Lotus Notes also offers dozens of other features that help teams create applications to suit a particular disaster, design applicable time reporting, fiscal tracking, inventory management programs and more.
For further details, contact Paul Christman, state and local sales manager for Lotus, at 800/346-1347.
Hit The Spot
For up-to-the-minute overhead images for use during fires and floods, Spot Image offers an array of system services to provide assistance. Spot satellite programming services feature mapping production and updating, cropping patterns, digital elevation models, contour lines, slope and insolation maps and more. The satellites keep a constant eye on the Earth's surface from its orbit more than 500 miles overhead. For example, after a fire, Spot can provide rapid response imagery to help officials map out the extent of the damage by providing an image that might show the area covered by a fire scar.
Users can select Spot's programming service by purchasing different packages, which include red, blue, stereo and turnkey services. Red service provides users with exclusive rights to the number of imaging attempts needed for the person's studies, situation analysis, monthly reports on imaging attempts and more; the blue service is used for non-urgent requests; stereo services is for acquiring Spot stereopairs or stereoscopic coverage of broad areas; and turnkey services offer hands-on services for single images or an entire project.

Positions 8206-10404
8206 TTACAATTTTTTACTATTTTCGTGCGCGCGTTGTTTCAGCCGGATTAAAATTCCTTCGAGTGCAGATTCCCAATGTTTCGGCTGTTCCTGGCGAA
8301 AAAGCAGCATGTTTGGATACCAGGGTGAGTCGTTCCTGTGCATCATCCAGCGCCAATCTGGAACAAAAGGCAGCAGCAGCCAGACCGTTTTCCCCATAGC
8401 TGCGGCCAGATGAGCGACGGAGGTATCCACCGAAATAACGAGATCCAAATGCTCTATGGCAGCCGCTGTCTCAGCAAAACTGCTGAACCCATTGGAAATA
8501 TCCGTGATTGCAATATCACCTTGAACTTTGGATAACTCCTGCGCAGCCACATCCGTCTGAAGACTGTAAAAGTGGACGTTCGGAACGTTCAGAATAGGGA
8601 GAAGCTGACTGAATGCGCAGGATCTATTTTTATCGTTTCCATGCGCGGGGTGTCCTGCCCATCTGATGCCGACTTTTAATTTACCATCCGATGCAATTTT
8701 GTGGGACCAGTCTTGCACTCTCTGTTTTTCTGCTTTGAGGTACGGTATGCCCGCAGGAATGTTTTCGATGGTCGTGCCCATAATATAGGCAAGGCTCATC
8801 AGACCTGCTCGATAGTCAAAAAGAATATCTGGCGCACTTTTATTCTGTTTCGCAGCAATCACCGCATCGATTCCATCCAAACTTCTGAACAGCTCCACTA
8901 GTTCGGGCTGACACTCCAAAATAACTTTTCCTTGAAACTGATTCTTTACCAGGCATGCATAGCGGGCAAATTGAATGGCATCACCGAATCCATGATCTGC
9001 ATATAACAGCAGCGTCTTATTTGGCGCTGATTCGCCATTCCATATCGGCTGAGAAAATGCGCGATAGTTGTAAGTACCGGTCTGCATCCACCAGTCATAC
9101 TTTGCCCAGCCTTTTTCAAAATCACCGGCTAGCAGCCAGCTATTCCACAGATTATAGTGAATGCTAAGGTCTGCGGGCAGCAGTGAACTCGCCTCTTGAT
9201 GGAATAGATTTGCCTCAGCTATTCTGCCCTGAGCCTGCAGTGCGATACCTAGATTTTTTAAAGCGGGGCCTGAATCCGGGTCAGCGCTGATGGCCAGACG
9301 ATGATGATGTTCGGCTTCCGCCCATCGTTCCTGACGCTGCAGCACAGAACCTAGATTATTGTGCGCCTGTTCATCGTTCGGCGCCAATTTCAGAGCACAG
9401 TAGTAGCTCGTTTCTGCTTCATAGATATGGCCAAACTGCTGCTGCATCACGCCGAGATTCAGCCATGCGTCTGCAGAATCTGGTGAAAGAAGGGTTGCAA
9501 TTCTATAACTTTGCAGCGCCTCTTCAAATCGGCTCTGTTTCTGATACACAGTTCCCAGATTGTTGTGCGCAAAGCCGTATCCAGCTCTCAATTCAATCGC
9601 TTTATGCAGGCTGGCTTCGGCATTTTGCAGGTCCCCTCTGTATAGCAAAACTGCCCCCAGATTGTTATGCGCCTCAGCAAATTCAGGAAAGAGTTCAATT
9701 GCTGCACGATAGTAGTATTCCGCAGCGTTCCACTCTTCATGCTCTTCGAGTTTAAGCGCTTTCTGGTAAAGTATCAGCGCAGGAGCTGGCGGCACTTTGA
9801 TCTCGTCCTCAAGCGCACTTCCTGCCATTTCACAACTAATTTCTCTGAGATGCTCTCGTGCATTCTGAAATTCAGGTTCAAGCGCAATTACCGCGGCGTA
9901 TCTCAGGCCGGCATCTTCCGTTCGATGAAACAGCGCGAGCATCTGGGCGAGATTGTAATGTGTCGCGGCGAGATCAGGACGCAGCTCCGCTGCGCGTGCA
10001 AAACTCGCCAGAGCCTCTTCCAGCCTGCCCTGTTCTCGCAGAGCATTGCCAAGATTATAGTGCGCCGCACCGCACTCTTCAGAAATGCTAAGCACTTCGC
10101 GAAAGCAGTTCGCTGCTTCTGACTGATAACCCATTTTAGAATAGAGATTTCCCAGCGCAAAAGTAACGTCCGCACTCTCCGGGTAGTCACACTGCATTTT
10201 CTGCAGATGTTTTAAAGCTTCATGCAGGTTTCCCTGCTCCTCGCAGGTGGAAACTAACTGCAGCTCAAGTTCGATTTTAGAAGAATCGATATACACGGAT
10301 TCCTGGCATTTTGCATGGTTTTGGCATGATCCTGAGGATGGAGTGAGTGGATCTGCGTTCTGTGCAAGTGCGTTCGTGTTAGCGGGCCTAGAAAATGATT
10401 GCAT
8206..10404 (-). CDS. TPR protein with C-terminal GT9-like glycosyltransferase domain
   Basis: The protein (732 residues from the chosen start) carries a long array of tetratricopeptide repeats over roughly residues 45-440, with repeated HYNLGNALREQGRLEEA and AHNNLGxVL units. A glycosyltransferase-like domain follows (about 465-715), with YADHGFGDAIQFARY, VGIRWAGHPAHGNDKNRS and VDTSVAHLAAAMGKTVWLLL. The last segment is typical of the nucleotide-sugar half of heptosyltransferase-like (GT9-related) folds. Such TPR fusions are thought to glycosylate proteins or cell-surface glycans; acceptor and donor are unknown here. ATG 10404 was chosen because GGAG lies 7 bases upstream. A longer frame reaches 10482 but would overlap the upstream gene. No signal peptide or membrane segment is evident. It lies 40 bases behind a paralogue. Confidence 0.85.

For more information, contact Spot Image Corp., 1897 Preston White Dr., Reston, VA 22091. Call 703/715-3137 or send e-mail to email@example.com.
Public Safety and More
International Public Safety (formerly Intergraph Public Safety) has long been a provider of emergency response systems to state and local governments. It offers a wide range of applications, from I/Management and Reporting System (I/MARS) to I/Calltaker, and from I/Dispatcher to I/Computer Aided Dispatch system (I/CAD).
I/MARS allows users to extract data from various systems and turn that data into information. It can assimilate data from a variety of sources in existing systems and integrate it with the I/MARS programs. In turn, this information can be presented in many forms, including charts, maps, graphs and reports. When an accident occurs, reliable information about the time and place of the incident can be provided for informed decision-making. This information can then be compiled and used for analysis. For example, although you cannot predict when a specific accident might happen in a traffic intersection, you can use the system to calculate the probability of it happening on a specific day at a specific hour.
I/Calltaker performs call-taking and incident-entry functions in all public safety dispatch environments. I/Calltaker allows each agency's communication center to customize forms to accommodate its own way of gathering and reporting data. An on-screen form shows operators what information to record while the automatic number identification and automatic location information program takes data from the Enhanced 911 telephone database and loads it into the form. Some of its other functions include event location processing, customization of event types, areas for dispatchers to make remarks associated with the emergency and the ability to check the location of the event.